Nuclear power may have an important role to play in balancing the global energy mix, but to do so it needs to master the art of winning hearts.
Today, too much of its public relations approach is ineffectively focused on an intellectual battle. Chernobyl is a good example. In the wake of the 30th anniversary of the nuclear disaster last month, which brought grim reminders of the dangers of nuclear, the industry sought to address heightened public fears, by re-presenting data and scientific arguments to discredit people’s fear.
Data was used and reused, about the fact that the nuclear industry’s total recorded deaths stood at around 4,000 while nearly double that die annually from the coal industry. And that per kilowatt hour, hydro, coal and even some renewables are all more dangerous than nuclear. Valid facts – but they do little to allay nuclear anxieties. It’s an approach that ignores – or fails to recognize – the illogical nature of fear.
What fuels much of the fear is the knowledge gap. Nuclear technology may be one of the least understood things on the planet, and like flying or thunderstorms – human beings tend to fear the most what they understand the least. But while the ordinary man in the street may never truly understand the science behind nuclear power, he can learn to understand and trust the industry. Right now the scientific argument is simply making nuclear power more opaque, not more appealing.
What’s needed is a new approach focused on connecting with people on a more human level.
To do so it must join the mainstream. At the key energy events in the Middle East region for instance, the nuclear industry is rarely present – instead it adopts an insular approach focusing on nuclear only platforms to engage its audiences. In popular culture, such as sport, music and the arts the nuclear industry is equally absent but for some recent sponsorship activity from US based NRG. For the most part, unlike oil or renewables which have become more understood and accepted by virtue of their presence in everyday life, the nuclear industry is aloof.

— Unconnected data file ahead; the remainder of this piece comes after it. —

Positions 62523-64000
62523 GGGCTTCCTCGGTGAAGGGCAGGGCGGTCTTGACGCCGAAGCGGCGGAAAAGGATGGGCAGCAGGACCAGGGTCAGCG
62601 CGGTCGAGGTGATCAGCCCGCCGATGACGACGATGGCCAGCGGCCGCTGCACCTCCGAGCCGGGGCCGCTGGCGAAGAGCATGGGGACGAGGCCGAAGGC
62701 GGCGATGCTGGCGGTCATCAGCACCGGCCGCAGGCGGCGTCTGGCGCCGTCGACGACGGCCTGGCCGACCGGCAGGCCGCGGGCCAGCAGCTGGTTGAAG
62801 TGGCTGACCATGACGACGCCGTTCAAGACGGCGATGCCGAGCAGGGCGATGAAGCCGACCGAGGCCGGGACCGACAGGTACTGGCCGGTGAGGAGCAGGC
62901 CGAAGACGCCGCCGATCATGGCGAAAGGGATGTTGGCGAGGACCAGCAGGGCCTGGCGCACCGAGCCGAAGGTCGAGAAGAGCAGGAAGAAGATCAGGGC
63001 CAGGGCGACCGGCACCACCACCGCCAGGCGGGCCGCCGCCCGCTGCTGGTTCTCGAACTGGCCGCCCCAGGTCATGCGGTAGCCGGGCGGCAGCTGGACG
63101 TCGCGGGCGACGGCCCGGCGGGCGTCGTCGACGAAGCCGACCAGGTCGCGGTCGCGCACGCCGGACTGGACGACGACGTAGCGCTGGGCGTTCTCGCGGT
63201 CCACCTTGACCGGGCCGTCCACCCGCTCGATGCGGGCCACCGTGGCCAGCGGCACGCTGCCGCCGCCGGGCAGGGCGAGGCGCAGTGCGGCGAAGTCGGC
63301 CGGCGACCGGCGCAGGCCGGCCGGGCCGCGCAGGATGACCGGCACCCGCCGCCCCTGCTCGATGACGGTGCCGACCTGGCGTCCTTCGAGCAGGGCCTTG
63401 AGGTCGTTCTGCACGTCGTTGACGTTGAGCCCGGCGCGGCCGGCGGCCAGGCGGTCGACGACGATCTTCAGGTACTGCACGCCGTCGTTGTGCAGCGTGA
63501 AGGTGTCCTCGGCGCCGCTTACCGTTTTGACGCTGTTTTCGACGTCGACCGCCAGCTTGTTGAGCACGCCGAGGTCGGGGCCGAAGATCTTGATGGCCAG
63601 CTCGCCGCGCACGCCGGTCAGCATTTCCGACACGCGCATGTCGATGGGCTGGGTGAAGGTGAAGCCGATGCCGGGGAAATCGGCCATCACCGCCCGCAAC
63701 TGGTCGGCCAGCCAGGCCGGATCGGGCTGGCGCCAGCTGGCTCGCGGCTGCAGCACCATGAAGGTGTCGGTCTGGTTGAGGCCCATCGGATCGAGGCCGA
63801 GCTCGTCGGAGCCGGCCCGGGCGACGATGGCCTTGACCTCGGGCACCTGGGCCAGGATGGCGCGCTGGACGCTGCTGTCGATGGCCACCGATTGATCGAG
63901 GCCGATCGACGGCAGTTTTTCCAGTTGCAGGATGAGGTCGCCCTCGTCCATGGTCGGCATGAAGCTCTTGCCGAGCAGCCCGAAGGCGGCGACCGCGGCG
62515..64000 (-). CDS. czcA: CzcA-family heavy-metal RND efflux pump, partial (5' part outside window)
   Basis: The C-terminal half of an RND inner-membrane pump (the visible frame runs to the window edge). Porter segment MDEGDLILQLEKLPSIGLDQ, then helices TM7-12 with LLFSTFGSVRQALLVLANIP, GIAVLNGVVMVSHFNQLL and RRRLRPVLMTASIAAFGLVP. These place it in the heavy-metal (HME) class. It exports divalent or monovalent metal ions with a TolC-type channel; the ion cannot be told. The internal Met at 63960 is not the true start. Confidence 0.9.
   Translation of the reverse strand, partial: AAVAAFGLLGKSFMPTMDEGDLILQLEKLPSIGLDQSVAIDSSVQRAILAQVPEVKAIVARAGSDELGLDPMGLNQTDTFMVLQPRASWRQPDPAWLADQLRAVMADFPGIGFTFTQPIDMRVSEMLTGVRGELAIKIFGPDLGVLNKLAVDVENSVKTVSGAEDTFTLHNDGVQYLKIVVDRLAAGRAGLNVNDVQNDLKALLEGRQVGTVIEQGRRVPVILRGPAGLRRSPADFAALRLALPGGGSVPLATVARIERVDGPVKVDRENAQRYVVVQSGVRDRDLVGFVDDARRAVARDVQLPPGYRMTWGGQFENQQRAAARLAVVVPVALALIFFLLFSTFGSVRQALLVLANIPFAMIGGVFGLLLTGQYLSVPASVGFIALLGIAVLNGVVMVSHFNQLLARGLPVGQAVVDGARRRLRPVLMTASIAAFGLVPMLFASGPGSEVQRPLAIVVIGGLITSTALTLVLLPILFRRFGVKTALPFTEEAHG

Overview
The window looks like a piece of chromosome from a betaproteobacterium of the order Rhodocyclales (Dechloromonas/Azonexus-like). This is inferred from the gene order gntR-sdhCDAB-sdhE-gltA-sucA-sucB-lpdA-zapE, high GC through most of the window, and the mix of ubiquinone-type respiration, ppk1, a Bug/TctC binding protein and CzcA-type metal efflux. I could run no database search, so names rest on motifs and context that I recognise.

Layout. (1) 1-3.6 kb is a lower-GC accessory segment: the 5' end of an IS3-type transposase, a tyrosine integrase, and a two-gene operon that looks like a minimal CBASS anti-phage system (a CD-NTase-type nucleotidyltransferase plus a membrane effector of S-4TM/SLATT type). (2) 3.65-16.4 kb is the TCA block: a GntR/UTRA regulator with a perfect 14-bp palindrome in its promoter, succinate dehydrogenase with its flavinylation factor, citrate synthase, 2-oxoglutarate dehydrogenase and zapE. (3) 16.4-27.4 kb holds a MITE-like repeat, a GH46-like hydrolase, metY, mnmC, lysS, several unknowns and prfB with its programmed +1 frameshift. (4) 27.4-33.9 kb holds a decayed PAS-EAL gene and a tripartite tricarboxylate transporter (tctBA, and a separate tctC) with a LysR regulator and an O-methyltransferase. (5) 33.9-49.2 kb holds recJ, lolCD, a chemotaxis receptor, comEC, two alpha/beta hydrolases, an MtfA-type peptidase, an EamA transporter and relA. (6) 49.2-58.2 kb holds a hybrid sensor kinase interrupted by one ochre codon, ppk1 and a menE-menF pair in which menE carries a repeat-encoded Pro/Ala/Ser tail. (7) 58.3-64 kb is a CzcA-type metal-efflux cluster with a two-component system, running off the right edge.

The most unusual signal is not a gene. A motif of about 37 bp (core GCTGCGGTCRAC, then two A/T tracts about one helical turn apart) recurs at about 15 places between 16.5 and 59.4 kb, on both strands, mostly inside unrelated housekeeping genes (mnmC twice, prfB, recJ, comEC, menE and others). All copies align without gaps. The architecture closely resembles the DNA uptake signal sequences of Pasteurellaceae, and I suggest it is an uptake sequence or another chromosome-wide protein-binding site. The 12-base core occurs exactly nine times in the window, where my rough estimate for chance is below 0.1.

Its distance, complexity and unyielding image are as much a barrier to acceptance as public concerns over safety. And as we enter a decade in which the world will make decisions that could alter the course of our existence – if not for this generation then the next – putting a mix of proven technologies into action today to reduce our carbon impact, will be critical. If nuclear is to play a role it must shed its evasive image.
Damian Brandy is a director at FleishmanHillard UAE and leads its energy, industrials and manufacturing and professional services practices
FleishmanHillard represents clients who operate across the energy spectrum, including nuclear